Categories
Archived Mac & OS X Uncategorized

How to host multiple websites on OS X Snow Leopard

I've been doing a ton of web development lately and, since switching to Mac back in November 2009, it means all my local development is now done using the OS X implementation of Apache Webserver. Because there are a couple of different sites on the go right now I figured that simulating the production environment as much as possible would be a good idea. To me that means using actual hostnames e.g. http://digitalformula4.local/ rather than http://localhost/digitalformula4/ or, another alternative on OS X, http://localhost/~user/digitalformula4 (yuck).

The Process

Luckily, because OS X has access to pretty much all the Apache Webserver configuration options that are available on the full production install of Apache, setting this up is easy. For this example I’m going to assume you’ve got at least OS X 10.6 as that's what I'm using and I haven’t tried it on anything older. At a guess, though, I can’t see why this won’t work on some older versions of OS X. Here are the steps I followed.

  • Open System Preferences, go to Sharing and make sure Web Sharing is enabled. Without this option checked Apache won't work. If you want FTP access you can also enable that by clicking Options under 'File Sharing'. This isn't part of this article, though.
  • Navigate to /Library/WebServer/Documents/ and make a folder that means something. For now I'll stick to the example above – 'digitalformula4.local’'. You can either do this using Finder or by using the Terminal if you're comfortable doing it that way like me. The Terminal somehow makes you feel a bit more geeky, too. 😉
  • Edit /private//etc/apache2/extra/httpd-vhosts.conf. You'll need to do this as a user with appropriate permissions although using 'sudo' will also work. E.g. sudo nano /private/etc/apache2/extra/httpd-vhosts.conf from the Terminal should prompt you for your password and then allow you to edit the file. Here's a screenshot of what my digitalformul4.local section looks like in my httpd-vhosts.conf file. Don't forget to change the email address section to your email address!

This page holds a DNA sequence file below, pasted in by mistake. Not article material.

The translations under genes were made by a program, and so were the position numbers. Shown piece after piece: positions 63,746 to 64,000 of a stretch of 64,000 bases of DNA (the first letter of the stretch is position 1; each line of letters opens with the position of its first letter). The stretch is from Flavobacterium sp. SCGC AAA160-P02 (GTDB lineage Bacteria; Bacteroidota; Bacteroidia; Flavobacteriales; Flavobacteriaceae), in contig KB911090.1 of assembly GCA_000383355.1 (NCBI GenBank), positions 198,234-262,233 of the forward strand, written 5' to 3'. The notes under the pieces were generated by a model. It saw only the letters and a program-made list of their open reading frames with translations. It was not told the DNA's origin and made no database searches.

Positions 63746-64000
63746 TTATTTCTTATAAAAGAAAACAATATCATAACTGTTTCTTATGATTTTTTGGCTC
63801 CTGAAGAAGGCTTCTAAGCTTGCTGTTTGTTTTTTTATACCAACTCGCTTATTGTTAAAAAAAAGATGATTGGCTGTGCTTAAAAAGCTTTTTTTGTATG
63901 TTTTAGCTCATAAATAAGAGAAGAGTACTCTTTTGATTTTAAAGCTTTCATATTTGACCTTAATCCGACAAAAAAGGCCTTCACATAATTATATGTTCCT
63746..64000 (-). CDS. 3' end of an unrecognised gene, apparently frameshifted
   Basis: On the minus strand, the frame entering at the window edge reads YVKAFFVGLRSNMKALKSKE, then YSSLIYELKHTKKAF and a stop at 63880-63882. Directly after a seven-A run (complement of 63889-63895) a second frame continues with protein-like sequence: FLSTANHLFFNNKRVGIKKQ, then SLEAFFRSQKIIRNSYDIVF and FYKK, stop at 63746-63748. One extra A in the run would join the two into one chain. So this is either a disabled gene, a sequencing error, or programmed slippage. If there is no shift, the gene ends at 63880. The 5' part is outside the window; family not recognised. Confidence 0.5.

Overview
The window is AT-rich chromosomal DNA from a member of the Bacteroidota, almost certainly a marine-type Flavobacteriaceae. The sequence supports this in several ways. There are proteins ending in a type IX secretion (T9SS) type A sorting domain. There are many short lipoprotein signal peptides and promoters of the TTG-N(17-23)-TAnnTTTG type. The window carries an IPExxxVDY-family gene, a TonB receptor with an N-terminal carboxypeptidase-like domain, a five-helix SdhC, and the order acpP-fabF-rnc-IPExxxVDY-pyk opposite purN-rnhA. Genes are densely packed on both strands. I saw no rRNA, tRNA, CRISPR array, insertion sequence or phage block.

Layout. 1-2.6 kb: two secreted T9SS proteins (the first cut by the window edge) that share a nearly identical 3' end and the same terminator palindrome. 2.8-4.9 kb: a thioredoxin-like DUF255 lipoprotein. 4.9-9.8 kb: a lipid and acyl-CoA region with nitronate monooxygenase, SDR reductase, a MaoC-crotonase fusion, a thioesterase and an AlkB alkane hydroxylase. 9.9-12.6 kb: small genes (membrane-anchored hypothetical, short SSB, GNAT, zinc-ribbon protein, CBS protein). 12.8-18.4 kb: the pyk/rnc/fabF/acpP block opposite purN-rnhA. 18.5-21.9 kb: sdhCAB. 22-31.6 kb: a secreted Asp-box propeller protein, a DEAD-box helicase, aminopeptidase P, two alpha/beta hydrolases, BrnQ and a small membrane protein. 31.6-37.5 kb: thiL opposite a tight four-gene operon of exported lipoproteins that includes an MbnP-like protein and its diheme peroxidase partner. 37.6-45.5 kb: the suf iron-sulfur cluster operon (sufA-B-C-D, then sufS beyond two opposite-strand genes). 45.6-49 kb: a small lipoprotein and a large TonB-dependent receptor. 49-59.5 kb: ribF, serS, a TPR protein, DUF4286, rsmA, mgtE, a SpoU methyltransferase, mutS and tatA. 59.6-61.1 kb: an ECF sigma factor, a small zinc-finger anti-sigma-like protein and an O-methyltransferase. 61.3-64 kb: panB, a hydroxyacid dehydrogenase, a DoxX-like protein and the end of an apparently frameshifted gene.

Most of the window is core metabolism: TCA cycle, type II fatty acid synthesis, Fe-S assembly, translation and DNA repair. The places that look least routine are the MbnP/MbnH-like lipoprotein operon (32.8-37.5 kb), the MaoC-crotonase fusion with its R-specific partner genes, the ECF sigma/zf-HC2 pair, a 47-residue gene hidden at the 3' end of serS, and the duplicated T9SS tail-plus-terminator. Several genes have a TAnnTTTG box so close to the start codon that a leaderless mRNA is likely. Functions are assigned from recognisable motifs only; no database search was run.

httpd-vhosts.conf

  • You then need to edit /private/etc/apache2/httpd.conf and uncomment (remove the leading #) from the line that reads Include /private/etc/apache2/extra/httpd-vhosts.conf. Why? If you don’t, the changes you just finished making to httpd-vhosts.conf won’t mean anything.
  • Once you've modified and saved those files you'll need to restart Apache. The command for this, also requiring relevant privileges, is sudo apachectl restart.
  • Edit /etc/hosts on the server and add the following line: 127.0.0.1 digitalformula4.local. Make sure you change digitalformula4.local to the name of YOUR host.
  • On the machines you'll be browsing FROM you'll need to tell them how to find the new server. In my case I'm using a static IP address scheme – my server is configured on 192.168.0.3. On OS X this means editing /etc/hosts and adding the following line: 192.168.0.3 digitalformula4.local.
  • On OS X you may need to clear your DNS cache before you can find the new hostname. Again from the Terminal, this command should work: sudo dscacheutil -flushcache.

Using those steps you should be able to then save files into /Library/WebServer/Documents/digitalformula4 (replaced with YOUR host name, of course) and have them show up in the browser. This is good for when you want to use 'real' paths e.g. /images/ instead of worrying about virtual paths when doing your development.

Hope that helps someone!

Categories
Archived ExpressionEngine Uncategorized

Allow EE code in EE with ‘Allow EE Code’

One of the great features of ExpressionEngine is that you can change pretty much everything that affects layout. EE tags are a big part of this but I found that by default you can have EE tags inside templates, obviously, but not inside entries. Putting EE tags into entries will simply show the EE tags in the browser when viewing the entry – not good. So, how do we do this?

The first step is to download and install the ‘Allow EE Code‘ plugin, a first-party plugin from the makers of ExpressionEngine. As always the best place to get info about the EE plugin manager is the EE documentation.